Electronic transport properties of linear organic semiconductors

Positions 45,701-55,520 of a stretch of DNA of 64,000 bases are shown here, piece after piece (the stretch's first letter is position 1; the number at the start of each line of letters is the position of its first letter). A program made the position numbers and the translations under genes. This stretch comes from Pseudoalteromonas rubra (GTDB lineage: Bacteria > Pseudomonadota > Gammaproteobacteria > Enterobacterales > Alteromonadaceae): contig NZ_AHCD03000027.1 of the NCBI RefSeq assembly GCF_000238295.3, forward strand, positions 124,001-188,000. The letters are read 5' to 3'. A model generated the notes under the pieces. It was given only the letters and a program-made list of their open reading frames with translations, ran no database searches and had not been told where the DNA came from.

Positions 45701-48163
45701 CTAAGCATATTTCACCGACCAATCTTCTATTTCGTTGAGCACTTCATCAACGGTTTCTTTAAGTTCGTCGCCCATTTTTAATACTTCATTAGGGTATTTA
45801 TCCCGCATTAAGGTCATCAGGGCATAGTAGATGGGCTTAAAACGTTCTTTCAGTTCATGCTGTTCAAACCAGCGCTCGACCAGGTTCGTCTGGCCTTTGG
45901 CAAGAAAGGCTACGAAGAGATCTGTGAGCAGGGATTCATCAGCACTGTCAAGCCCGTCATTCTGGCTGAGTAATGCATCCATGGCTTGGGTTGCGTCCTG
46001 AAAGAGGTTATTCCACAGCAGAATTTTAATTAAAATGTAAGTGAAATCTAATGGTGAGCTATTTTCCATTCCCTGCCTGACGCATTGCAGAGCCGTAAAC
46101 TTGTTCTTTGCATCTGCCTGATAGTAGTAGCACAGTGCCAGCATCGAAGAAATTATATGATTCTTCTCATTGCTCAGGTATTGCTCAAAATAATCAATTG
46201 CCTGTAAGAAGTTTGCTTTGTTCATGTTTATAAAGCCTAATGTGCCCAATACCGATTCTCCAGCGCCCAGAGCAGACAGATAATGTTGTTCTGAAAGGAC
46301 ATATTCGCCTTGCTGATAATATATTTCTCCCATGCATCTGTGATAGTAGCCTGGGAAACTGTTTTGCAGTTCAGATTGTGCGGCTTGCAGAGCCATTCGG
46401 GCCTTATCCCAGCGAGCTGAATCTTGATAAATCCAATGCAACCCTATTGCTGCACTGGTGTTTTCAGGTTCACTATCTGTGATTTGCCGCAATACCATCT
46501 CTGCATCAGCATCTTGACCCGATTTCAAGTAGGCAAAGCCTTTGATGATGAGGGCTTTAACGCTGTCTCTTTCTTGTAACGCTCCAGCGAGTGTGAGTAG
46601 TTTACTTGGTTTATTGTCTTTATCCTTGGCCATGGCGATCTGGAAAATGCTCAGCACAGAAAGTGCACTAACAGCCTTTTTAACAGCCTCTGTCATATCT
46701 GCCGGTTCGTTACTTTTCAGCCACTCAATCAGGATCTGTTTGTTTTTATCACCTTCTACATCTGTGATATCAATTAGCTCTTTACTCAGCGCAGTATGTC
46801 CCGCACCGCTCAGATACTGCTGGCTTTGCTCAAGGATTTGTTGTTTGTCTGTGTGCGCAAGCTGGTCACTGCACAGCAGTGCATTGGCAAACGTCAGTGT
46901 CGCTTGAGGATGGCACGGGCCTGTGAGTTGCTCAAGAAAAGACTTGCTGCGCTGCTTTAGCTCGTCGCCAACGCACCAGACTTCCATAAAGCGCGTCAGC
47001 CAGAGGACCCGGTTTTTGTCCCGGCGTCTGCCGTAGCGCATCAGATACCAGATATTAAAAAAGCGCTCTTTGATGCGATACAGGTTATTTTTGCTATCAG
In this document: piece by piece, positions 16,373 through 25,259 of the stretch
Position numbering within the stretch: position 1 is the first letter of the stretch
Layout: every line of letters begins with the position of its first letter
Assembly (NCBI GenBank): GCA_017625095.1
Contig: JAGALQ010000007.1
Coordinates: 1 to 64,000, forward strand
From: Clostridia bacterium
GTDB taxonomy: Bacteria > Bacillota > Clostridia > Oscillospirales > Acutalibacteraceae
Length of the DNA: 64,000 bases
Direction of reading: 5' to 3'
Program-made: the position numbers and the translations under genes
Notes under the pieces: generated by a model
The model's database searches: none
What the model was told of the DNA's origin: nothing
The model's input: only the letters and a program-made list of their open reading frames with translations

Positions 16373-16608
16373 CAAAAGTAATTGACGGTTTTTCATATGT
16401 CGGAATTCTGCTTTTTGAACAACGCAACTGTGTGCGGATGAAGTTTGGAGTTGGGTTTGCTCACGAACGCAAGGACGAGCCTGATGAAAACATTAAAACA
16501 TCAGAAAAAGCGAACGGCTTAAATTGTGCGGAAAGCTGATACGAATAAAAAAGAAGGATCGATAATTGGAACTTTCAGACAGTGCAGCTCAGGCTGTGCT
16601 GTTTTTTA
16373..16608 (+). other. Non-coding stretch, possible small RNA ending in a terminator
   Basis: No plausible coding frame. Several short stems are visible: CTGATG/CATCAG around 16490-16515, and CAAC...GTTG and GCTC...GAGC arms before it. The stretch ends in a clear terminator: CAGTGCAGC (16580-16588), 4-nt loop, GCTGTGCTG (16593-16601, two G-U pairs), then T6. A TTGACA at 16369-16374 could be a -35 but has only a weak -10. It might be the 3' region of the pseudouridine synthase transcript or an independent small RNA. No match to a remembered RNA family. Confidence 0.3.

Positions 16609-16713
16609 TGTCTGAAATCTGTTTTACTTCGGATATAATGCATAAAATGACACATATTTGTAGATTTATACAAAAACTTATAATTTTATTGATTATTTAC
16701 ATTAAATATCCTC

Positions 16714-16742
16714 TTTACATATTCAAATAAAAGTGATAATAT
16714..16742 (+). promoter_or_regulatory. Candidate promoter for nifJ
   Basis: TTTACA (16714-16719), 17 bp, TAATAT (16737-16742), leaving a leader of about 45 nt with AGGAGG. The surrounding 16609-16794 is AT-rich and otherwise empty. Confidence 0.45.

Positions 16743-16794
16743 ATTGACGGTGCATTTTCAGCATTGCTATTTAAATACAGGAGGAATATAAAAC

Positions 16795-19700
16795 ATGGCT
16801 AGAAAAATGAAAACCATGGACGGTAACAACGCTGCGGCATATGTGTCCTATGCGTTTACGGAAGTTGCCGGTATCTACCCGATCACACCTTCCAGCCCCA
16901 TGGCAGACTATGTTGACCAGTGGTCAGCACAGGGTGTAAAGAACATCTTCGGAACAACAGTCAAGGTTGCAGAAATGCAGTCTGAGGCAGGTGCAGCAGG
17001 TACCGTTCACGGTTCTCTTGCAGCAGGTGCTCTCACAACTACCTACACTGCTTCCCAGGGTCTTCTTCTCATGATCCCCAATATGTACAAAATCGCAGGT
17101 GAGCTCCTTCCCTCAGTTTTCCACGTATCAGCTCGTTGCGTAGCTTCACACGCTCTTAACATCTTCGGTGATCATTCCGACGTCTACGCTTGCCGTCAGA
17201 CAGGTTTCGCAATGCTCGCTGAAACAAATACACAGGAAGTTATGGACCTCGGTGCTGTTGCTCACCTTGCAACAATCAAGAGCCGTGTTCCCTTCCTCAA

The electronic transport properties of certain organii c semIi conductors are expected to exhibit a quasi one-dimensional nature. Pulsed laser techniques have been used to study transient photoconductivity in a number of such linear molecular systems. This thesis explores carrier motion of zeolite encapsulated conjugated polymers such as polyacetylene and polypropyne, columnar discotic liquid crystals and single walled carbon nanotubes. At the time of writing, this thesis presents the first observations of transient photoconductivity for carbon nanotubes. In the systems studied: electric field, temperature and spectral dependencies are explored and the results are used to calculate a number of parameters, such as: carrier mobilities, carrier range and quantum efficiencies. Also, the effect of sample preparation has been investigated. A variation on the Auston switch technique has enabled picosecond time resolved photocurrents to be measured on carbon nanotubes, with a rise time of the order of 100ps. A similar technique was utilised to study the encapsulated polymers, but no measurable effect was observed. The Kepler-LeBlanc Time of Flight technique has been employed to find the carrier mobility in a number of columnar discotic liquid crystals along with the quantum efficiency for carrier generation in those systems. The results presented in this thesis have led to a greater understanding of charge transport on carbon nanotubes from which a ID bimolecular recombination model has been proposed. We have demonstrated a novel polymeric DLC where electrons are the majority carrier and demonstrated a photogeneration mechanism controlled by Poole- Frenkel barrier lowering. We have also been able to refute the proposal that the 3D Onsager model is applicable for describing the photogeneration mechanism in most DLC's.